Campaign to Protect Rural England Standing up for your countryside

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Green Belts

Green Belts Under Threat

A map showing Green Belts threatened by development.


Green Belts: A greener future

A report by Natural England and the Campaign to Protect Rural England

This landmark report brings together, for the first time, information on the state of Green Belt land and compares this to other areas of England. We provide evidence that the 1.6 million hectares of Green Belt provide a rich and varied natural environment and many related benefits to society. The ecosystem services provided by Green Belt land are highly significant and have an economic value that is often underestimated or simply not understood. We conclude that these areas could take on an even greater significance in the face of climate change, England’s growing population and the need for a low carbon economy. They can also help in creating a healthier society through providing space for active outdoor lifestyles and nutritious locally grown food.


Green Belts: A greener future (summary)

A report by Natural England and the Campaign to Protect Rural England

In this summary of the full report we draw together the main findings and ask how Green Belts might better connect urban centres to the wider countryside and to food production; how they can help us to tackle the huge challenges posed by a changing climate; and how they can be valued as part of a nationwide ecological network providing breathing places for people and for nature long into the future.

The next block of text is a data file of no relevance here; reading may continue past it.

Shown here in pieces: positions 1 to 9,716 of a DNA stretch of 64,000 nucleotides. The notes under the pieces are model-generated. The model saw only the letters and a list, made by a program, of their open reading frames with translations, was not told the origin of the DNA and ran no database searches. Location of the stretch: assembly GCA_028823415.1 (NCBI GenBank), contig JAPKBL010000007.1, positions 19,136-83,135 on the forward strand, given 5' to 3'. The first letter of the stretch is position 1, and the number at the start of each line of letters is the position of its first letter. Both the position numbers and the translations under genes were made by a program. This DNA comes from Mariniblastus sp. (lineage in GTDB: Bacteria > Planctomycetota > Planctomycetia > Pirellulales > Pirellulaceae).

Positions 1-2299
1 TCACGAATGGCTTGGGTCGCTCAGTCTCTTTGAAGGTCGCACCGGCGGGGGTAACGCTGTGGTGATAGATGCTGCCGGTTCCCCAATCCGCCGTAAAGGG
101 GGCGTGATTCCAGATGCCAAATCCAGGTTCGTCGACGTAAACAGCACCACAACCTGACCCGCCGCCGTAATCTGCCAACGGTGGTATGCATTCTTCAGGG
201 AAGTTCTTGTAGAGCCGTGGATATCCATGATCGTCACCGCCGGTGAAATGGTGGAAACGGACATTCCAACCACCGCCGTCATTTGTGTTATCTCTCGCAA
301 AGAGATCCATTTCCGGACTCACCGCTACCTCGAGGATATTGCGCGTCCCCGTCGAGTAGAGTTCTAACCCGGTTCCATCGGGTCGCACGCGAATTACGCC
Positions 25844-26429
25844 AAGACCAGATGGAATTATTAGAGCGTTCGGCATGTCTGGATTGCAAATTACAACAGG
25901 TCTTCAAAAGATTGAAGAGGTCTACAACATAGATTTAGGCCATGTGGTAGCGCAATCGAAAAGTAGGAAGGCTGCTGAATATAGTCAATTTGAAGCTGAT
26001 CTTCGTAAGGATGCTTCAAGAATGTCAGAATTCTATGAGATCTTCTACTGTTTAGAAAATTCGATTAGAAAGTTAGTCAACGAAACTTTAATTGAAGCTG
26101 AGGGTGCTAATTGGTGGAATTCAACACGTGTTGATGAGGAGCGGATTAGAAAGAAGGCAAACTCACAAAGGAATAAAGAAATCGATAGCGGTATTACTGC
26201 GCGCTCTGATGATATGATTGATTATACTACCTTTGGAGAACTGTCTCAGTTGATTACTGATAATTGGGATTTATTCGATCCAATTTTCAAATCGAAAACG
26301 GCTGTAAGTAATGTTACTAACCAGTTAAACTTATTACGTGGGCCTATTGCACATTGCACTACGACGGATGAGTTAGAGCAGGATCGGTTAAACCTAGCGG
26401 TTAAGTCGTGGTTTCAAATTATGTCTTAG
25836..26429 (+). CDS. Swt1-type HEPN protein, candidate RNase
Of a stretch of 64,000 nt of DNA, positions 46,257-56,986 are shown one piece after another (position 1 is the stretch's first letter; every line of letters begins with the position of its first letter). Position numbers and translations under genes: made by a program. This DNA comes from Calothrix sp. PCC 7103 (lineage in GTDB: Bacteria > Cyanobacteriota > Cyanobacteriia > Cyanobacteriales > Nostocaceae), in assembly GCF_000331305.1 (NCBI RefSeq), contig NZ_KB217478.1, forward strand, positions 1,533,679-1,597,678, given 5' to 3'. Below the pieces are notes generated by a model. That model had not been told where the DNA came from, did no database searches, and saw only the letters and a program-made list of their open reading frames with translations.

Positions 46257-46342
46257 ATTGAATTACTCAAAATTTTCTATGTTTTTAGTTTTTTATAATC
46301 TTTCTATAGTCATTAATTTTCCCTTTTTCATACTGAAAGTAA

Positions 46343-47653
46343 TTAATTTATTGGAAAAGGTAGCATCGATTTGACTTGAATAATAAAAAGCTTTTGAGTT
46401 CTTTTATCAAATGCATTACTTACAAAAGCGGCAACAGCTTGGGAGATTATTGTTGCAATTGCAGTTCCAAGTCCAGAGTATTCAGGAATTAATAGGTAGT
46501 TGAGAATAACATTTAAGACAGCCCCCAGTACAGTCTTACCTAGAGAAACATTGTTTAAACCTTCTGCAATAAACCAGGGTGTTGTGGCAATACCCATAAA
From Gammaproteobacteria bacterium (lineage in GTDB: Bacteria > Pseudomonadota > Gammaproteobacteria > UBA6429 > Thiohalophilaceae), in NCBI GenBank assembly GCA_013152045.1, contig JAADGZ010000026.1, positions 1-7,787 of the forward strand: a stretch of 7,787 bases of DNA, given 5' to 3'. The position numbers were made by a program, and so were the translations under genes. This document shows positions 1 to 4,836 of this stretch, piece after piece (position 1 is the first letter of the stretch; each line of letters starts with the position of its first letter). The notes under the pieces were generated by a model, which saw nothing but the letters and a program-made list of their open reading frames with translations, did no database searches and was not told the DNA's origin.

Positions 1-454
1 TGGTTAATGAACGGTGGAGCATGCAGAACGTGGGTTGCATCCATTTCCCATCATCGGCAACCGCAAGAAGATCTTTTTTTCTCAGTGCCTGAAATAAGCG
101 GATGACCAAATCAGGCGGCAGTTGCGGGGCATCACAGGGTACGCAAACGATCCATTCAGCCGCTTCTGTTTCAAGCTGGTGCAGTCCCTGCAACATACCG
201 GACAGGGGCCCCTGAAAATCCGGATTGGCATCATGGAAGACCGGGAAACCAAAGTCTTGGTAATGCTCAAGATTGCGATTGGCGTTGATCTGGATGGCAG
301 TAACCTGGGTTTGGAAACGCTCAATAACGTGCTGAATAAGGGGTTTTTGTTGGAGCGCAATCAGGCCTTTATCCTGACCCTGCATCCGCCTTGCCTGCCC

Major Development Threats to Green Belt

Green Belt across the country is being threatened by development proposals for airport expansion, housing developments, new sports venues, roads, park-and-ride facilities, business parks and more. Our briefing, and the accompanying map, show current examples of particularly significant development threats to Green Belts across England.


Nature Conservation and Recreational Opportunities in the Green Belt

CPRE imagines a countryside on our doorstep where agriculture is less intensive, where there is space for nature that people can explore and enjoy and which is accessible to all. Green Belts can play a crucial role in enhancing the sustainability of our cities by providing essential ecological functions and recreational benefits which are fundamental to health and wellbeing.

New research published by the Campaign to Protect Rural England (CPRE) shows the huge potential of the Green Belt in terms of amenity and nature conservation. CPRE is calling on the Government to prioritise investment in Green Belts in the forthcoming 25-year plan for the environment and make sure Green Belt protection is enforced. A summary is also available.


Our Green Belt: worth investing in

This report summarises the key findings of 'Nature Conservation and Recreational Opportunities in the Green Belt', produced for CPRE by environmental consultants ADAS.


The Oxford Green Belt Way

A fifty mile walk created by CPRE Oxfordshire around the Green Belt of Oxford

Celebrate the beauty of Oxford's Green Belt with this illustrated pocked-sized guide to the circular walk opened by Mayor of London, Boris Johnson, in 2007. Special route maps describe the attractive landscape, history and wildlife of the countryside surrounding Oxford. All parts of the walk are within easy reach of four park-and-ride sites, and are also accessed by many regular bus services. The guide is divided into nine stages, providing options for short or long-distance walks suitable for all ages; all walks are waymarked.


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